Background and Aims: According to guidelines, endoscopic resection should only be performed for patients whose early gastric cancer invasion depth is within the mucosa or submucosa of the stomach regardless of lymph node involvement. The accurate prediction of invasion depth based on endoscopic images is crucial for screening patients for endoscopic resection. We constructed a convolutional neural network computer-aided detection (CNN CAD) system based on endoscopic images to determine invasion depth and screen patients for endoscopic resection. Methods: Endoscopic images of gastric cancer tumors were obtained from the Endoscopy Center of Zhongshan Hospital. An artificial intelligence based CNN-CAD system was developed through transfer learning leveraging a state-of-the-art pretrained CNN architecture, ResNet50. A total of 790 images served as a development dataset and another 203 images as a test dataset. We used the CNN-CAD system to determine the invasion depth of gastric cancer and evaluated the system's classification accuracy by calculating its sensitivity, specificity, and area under the receiver operating characteristic curve. Results: The area under the receiver operating characteristic curve for the CNN-CAD system was.94 (95% confidence interval [CI],.90-.97). At a threshold value of.5, sensitivity was 76.47%, and specificity 95.56%. Overall accuracy was 89.16%. Positive and negative predictive values were 89.66% and 88.97%, respectively. The CNN CAD system achieved significantly higher accuracy (by 17.25%; 95% CI, 11.63-22.59) and specificity (by 32.21%; 95% CI, 26.78-37.44) than human endoscopists. Conclusions: We constructed a CNN-CAD system to determine the invasion depth of gastric cancer with high accuracy and specificity. This system distinguished early gastric cancer from deeper submucosal invasion and minimized overestimation of invasion depth, which could reduce unnecessary gastrectomy.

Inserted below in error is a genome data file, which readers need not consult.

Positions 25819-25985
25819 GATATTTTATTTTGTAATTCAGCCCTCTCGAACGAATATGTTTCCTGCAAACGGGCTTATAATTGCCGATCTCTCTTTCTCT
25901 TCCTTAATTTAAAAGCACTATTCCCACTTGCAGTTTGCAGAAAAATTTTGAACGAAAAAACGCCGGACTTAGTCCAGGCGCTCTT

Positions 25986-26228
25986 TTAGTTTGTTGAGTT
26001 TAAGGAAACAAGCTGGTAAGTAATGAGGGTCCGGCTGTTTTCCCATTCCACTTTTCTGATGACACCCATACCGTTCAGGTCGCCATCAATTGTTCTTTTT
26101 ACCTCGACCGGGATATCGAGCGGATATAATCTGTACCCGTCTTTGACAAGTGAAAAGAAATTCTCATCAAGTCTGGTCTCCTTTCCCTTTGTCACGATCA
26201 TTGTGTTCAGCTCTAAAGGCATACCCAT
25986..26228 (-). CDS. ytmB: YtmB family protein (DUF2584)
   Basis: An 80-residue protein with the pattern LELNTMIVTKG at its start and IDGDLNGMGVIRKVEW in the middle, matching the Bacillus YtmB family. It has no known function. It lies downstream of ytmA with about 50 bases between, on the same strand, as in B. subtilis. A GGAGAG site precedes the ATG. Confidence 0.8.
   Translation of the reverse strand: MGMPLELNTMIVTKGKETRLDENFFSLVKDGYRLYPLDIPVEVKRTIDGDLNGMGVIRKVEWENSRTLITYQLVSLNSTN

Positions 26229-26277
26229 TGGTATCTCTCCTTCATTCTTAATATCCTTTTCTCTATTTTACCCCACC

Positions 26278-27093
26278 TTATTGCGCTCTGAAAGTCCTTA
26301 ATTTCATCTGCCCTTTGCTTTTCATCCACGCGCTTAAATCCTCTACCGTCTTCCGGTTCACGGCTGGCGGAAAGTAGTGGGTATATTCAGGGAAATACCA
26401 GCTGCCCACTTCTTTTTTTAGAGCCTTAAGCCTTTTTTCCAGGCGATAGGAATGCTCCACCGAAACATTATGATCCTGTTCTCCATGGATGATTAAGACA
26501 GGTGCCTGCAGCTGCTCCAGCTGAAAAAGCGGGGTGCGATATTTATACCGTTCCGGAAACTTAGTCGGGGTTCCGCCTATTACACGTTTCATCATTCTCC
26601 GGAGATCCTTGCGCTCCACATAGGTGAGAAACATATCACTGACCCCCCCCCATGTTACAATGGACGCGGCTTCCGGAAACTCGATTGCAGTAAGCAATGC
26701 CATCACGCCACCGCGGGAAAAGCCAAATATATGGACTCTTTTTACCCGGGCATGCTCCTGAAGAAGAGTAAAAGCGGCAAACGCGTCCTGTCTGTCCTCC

Background and Aims: Mucosal injury (MI) is one of the most common perioperative adverse events of per-oral endoscopic myotomy (POEM). Severe undertreated MI may lead to contamination of the tunnel and even mediastinitis. This study explored the characteristics, predictors, and management approaches of intraoperative MI. Methods: A retrospective review of the prospectively collected database at a large tertiary referral endoscopy unit was conducted for all patients undergoing POEM between August 2010 and March 2016. MI was graded according to the difficulty of repair (I, easy to repair; II, difficult to repair). The primary outcomes were the incidence and predictors of intraoperative MI. Secondary outcomes were MI details and the corresponding treatment. Results: POEM was successfully performed in 1912 patients. A total of 338 patients experienced 387 MIs, for an overall frequency of 17.7% (338/1912). Type II MI was rare, with a frequency of 1.7% (39/1912). Major adverse events were more common in patients with MI than in those without MI (6.2% vs 2.5%, P<.001). On multivariable analysis, MI was independently associated with previous Heller myotomy (odds ratio [OR], 2.094; P=.026), previous POEM (OR, 2.441; P=.033), submucosal fibrosis (OR, 4.530; P<.001), mucosal edema (OR, 1.834; P=.001), and tunnel length >13 cm (OR, 2.699; P<.001). Previous POEM (OR, 5.005; P=.030) and submucosal fibrosis (OR, 12.074; P<.001) were significant predictors of type II MI. POEM experience >1 year was a protective factor for MI (OR,.614; P=.042) and type II MI (OR,.297; P=.042). Conclusions: MI during POEM is common, but type II injury is rare. Previous POEM and submucosal fibrosis were significant predictors of type II mucosal injury. POEM experience after the learning curve reduces the risk of MI.